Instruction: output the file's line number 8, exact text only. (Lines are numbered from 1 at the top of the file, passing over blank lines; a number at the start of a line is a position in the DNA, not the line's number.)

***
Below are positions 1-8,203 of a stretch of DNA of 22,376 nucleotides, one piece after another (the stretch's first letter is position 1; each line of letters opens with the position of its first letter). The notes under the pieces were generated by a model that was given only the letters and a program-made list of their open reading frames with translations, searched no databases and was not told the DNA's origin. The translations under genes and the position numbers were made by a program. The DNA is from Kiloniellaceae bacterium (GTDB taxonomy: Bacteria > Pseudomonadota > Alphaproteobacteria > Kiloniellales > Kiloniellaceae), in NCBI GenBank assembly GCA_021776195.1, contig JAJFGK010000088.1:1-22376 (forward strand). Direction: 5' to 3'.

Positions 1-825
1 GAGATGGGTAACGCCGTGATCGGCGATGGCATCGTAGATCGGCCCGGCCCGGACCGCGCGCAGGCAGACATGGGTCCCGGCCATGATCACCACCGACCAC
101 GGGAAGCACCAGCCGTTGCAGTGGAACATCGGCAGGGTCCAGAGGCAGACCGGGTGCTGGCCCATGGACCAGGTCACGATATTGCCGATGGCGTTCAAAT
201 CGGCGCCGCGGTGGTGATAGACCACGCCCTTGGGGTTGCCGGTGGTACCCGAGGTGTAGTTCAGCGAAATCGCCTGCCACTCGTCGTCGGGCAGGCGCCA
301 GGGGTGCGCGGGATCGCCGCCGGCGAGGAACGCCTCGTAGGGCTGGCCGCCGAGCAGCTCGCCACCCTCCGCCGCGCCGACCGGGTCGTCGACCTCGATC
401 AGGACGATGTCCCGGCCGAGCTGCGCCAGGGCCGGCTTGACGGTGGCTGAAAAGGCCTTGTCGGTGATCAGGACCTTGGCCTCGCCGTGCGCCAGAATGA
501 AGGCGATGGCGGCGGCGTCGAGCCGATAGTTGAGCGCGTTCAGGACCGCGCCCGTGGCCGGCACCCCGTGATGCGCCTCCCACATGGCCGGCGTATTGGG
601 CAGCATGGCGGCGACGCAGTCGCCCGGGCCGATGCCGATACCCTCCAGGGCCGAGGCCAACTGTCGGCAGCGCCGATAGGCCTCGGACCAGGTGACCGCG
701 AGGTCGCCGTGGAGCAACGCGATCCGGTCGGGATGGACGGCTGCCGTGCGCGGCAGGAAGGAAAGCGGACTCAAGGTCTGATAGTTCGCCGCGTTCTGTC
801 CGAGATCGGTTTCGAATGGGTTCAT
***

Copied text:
501 AGGCGATGGCGGCGGCGTCGAGCCGATAGTTGAGCGCGTTCAGGACCGCGCCCGTGGCCGGCACCCCGTGATGCGCCTCCCACATGGCCGGCGTATTGGG